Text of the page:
This report discusses and evaluates the work of Advice 4 Youth - in particular it seeks to develop effective and efficient systems for routine data collection, provide data on uptake of services by young people, analyse data to reveal a pattern of useage in relation to key variables, and assess the general progress of Advice 4 Youth.North Cheshire Health
“©2022 IEEE. Personal use of this material is permitted. Permission from IEEE must be obtained for all other uses, in any current or future media, including reprinting/republishing this material for advertising or promotional purposes, creating new collective works, for resale or redistribution to servers or lists, or reuse of any copyrighted component of this work in other works.”We present the results of a double-blind phase 2b randomized control trial that used a custom built virtual reality environment for the cognitive rehabilitation of stroke survivors. A stroke causes damage to the brain and problem solving, memory and task sequencing are commonly affected. The brain can recover to some extent, however, and stroke patients have to relearn how to carry out activities of daily living. We have created an application called VIRTUE to enable such activities to be practiced using immersive virtual reality. Gamification techniques enhance the motivation of patients such as by making the level of difficulty of a task increase over time. The design and implementation of VIRTUE is described together with the results of the trial conducted within the Stroke Unit of a large hospital. We report on the safety and acceptability of VIRTUE. We have also observed particular benefits of VR treatment for stroke survivors that experienced more severe cognitive impairment, and an encouraging reduction in time spent in the hospital for all patients that received the VR treatment
From PubMed via Jisc Publications RouterPublication status: aheadofprin
From MDPI via Jisc Publications RouterHistory: accepted 2019-12-08, pub-electronic 2019-12-11Publication status: PublishedFunder: Arts and Humanities Research Council; Grant(s): AH/R014752/1It is now common to blame Christianity for broader society’s general inattention to the needs and comfort of animals in general, and farmed animals in particular. This critique of Christianity claims that certain biblical themes and particular biblical passages form the foundation for an anti-animal position that Christianity has imposed on Christians and on wider Western society. This article concedes that Christianity has often been used to justify exploitation of animals, but argues that it is a mistake to consider Christianity inevitably opposed to concern for animals. After reviewing the views of critics such as Lynn White Jr., Peter Singer, and Tom Regan, the article demonstrates the complexity of interpreting biblical passages and the possibility of readings that affirm the importance of treating animals well. It shows that Christians have indeed been advocates for animals, notably in relation to the first legislation against animal cruelty in the early nineteenth century and the formation of the RSPCA. Finally, it proposes a constructive framework for a Christian ethics of farmed animal welfare that could provide the basis for Christian action to reduce consumption of animals and shift to higher welfare sources of animal products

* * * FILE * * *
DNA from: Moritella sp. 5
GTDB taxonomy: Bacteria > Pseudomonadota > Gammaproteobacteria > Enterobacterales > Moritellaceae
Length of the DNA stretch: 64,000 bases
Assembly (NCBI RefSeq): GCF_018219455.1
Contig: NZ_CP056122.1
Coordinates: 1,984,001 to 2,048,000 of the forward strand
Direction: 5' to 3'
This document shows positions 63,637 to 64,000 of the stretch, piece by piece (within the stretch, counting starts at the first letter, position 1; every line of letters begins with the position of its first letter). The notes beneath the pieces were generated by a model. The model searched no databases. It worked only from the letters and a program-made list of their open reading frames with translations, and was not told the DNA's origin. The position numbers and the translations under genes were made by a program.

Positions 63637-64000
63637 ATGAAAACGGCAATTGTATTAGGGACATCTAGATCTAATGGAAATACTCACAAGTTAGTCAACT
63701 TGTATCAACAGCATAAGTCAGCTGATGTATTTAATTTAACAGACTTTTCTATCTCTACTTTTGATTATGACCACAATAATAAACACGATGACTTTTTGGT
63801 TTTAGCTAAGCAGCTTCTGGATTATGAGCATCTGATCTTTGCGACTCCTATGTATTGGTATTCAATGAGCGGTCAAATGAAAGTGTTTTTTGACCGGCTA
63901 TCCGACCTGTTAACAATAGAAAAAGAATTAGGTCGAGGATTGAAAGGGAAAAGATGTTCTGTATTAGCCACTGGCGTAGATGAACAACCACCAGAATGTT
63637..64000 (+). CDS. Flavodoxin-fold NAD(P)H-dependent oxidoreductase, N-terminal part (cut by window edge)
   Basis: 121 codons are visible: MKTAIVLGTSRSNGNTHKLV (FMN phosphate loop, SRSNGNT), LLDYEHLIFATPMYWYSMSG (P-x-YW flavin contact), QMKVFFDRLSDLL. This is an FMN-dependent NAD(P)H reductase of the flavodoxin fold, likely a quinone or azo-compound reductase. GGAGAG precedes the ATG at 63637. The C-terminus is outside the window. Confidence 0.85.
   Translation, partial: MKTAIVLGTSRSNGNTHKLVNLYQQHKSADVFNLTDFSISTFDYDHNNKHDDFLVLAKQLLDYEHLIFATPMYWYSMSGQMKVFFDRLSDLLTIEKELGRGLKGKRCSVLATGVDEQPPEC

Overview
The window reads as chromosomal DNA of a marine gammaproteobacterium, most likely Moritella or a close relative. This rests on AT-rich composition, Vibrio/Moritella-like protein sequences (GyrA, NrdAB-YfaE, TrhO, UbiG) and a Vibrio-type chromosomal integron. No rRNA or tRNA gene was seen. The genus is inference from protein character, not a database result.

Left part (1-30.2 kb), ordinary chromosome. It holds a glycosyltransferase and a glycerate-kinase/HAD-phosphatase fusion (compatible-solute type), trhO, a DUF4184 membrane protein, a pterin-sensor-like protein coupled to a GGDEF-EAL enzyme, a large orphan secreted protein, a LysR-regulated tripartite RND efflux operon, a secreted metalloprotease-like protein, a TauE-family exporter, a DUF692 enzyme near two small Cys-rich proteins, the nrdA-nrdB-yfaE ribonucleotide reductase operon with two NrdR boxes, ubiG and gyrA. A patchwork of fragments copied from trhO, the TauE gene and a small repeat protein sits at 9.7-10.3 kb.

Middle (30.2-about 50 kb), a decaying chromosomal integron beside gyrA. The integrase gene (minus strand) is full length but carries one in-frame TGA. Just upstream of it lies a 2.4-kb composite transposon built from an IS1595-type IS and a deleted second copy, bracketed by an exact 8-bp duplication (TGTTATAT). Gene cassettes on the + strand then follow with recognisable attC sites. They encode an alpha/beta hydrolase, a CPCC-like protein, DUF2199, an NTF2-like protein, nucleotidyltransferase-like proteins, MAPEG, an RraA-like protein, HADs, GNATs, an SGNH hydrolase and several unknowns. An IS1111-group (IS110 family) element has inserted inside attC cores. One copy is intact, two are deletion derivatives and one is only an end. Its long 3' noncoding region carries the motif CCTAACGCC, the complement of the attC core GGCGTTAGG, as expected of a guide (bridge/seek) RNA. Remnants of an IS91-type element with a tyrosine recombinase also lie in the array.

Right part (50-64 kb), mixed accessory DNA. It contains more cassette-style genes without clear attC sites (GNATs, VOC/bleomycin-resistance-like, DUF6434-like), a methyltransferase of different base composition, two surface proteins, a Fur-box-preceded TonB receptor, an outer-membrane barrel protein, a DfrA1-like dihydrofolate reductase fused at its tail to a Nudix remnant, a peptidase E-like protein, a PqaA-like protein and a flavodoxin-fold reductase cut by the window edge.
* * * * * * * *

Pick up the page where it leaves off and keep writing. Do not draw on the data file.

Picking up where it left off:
From PubMed via Jisc Publications RouterHistory: received 2020-08-05, revised 2021-07-26, accepted 2021-08-19Publication status: aheadofprintUsing indoor tanning devices is associated with substantial health consequences, such as an increased risk of melanoma and other skin cancers. Many people including minors and some at high risk of skin cancer continue to use these devices. In the absence of effective restrictions on use, it is important that behaviour change interventions are designed to reduce indoor tanning. To explore reasons for use of indoor tanning devices and the acceptability of alternatives in adult users residing in North-West England. Participants were required to be current indoor tanners aged 18 years and above and were recruited online. Twenty-one participants took part in either a focus group or semi-structured interview. An inductive thematic analysis was conducted. Six themes were identified: psychological benefits; improving physical health; denial of health risks; alternatives do not meet psychological needs; alternatives do not meet physical needs; and perceived side-effects. Participants used indoor tanning devices to improve their self-esteem and to prevent sun damage to their skin (by gaining a 'base tan'). Participants appeared to justify their usage by responding defensively to avoid accepting they were at risk, exaggerating the benefits of indoor tanning, and discounting alternatives to indoor tanning. Alternatives to indoor tanning were perceived as risky for health, inadequate to provide the desired aesthetic, and incapable of meeting their self-esteem needs. Interventions to reduce indoor tanning behaviour should increase sources of self-esteem other than appearance, increase media literacy and address defensive responses to information around indoor tanning and alternatives. Further research is needed to develop these interventions and assess their feasibility. [Abstract copyright: Copyright © 2021. Published by Elsevier Ltd.